Amici Says Smith Appointment Makes an 'End Run' of US Attorneys
T.J. Muscaro

Gene Schaerr argued on behalf of former attorney generals Edwin Meese and Michael Mukasey, constitutional law experts, and Citizens United.

Mr. Schaerr argued that Congress has not given the attorney general the power to appoint superior officers. A U.S. attorney is an example of a superior officer.

In this case, Mr. Schaerr argued, that the attorney general tried to give an inferior officer all the powers of a superior officer without all the accountability a U.S. attorney has.

Amici Argue Biden Could Have Appointed Special Counsel
Jacob Burg

Mr. Blackman argued that Section 515, which the prosecution cites as authority to appoint special counsel, deals with the commissioning of employees, not officer appointments.

Mr. Blackman said his reading of the statute is that the attorney general can commission employees, such as special attorneys, not appoint officers. If an attorney general were to appoint a special counsel with the duties of an officer, that would be a violation of the Appointments Clause, he argued.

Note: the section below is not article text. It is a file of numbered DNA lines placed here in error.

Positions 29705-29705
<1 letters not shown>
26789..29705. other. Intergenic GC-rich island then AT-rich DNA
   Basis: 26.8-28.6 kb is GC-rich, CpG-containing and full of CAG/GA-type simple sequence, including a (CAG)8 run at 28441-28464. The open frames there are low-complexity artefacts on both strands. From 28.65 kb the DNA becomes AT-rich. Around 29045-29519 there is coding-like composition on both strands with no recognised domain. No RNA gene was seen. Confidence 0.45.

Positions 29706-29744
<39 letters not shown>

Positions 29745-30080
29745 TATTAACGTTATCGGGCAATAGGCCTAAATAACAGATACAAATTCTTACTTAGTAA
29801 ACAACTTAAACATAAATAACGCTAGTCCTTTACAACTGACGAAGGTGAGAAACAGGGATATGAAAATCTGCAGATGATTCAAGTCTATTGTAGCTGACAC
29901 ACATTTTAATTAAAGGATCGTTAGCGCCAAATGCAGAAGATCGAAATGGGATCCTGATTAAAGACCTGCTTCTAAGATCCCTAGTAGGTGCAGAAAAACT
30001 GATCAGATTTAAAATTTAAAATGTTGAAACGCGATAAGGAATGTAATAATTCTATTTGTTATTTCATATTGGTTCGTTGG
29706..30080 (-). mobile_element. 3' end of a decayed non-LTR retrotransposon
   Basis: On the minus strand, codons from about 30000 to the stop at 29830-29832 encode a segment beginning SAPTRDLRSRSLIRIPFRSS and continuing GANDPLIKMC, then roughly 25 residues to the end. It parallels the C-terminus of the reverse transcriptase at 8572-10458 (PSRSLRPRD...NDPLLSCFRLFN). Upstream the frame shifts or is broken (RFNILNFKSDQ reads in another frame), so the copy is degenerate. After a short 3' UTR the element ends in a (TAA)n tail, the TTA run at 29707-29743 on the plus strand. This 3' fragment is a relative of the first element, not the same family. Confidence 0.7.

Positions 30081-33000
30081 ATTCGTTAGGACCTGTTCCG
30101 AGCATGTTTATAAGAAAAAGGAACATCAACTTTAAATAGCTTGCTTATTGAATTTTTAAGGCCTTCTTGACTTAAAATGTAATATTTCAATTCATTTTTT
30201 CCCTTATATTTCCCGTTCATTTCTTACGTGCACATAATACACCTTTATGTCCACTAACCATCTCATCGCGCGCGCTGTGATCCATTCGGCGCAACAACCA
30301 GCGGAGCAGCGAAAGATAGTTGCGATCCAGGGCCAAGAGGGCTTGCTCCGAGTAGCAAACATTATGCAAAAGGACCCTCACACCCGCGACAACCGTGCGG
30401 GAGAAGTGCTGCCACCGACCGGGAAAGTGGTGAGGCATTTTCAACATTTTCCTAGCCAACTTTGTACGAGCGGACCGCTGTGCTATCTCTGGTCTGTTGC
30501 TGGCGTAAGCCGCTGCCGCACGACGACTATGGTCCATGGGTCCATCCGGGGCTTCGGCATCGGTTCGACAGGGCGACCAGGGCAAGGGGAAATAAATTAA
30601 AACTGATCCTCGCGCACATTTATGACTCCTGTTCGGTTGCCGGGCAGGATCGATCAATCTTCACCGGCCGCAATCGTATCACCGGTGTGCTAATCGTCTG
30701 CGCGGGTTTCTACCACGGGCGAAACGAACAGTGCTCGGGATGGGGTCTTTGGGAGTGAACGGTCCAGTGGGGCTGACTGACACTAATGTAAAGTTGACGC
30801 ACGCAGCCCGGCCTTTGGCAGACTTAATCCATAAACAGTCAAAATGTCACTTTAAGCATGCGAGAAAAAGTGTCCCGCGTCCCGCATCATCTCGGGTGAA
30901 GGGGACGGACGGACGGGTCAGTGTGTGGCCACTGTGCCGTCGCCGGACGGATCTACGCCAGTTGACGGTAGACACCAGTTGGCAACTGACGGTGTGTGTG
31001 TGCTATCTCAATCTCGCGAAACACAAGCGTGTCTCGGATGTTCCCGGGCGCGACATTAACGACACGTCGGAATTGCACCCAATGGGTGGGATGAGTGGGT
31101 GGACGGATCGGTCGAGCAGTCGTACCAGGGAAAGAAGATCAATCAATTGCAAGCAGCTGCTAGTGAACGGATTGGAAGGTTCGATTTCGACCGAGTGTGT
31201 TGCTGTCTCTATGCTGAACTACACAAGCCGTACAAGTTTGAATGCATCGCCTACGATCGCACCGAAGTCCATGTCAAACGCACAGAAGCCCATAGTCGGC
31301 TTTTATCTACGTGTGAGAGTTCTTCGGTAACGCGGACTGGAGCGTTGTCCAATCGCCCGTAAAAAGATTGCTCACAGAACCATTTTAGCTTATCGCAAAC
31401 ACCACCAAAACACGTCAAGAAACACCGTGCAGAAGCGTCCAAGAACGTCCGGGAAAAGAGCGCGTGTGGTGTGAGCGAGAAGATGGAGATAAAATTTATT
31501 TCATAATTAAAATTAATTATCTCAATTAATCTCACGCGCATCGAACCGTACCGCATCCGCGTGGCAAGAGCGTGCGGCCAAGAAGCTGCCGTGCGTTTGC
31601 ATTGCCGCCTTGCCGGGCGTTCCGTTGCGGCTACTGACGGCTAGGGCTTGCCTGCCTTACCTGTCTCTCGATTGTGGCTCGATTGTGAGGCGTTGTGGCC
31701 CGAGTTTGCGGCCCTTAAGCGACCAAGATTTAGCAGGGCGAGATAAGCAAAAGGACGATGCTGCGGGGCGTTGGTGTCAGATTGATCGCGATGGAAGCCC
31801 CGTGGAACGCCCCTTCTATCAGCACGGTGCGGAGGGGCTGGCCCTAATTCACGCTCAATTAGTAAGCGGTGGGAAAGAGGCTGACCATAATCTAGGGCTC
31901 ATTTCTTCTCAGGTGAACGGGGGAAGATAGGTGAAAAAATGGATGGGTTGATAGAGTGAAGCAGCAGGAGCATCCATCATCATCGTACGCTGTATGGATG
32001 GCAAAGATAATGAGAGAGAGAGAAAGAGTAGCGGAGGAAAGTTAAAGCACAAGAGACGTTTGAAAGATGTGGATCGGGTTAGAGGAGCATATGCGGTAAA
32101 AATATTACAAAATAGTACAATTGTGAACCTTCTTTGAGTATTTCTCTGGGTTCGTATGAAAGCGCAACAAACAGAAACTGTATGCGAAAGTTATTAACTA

Mr. Blackman argued that if President Biden had appointed a confirmed U.S. Attorney as special counsel to prosecute former President Trump, there would have been no problem.

Amici Argue DC, Florida Cases Are Different
Jacob Burg

Mr. Blackman said that special counsel are necessary to investigate high-ranking government officials, which applies to the case Mr. Smith is prosecuting against former President Trump in the District of Columbia, but not in Florida where the conduct involves actions the former president took more than a year out of office.

The judge then assumed Mr. Blackman had finished, but he said he had another point to make. This happened a few times.

Amici Argue Smith Not 'Officer' at All
Jacob Burg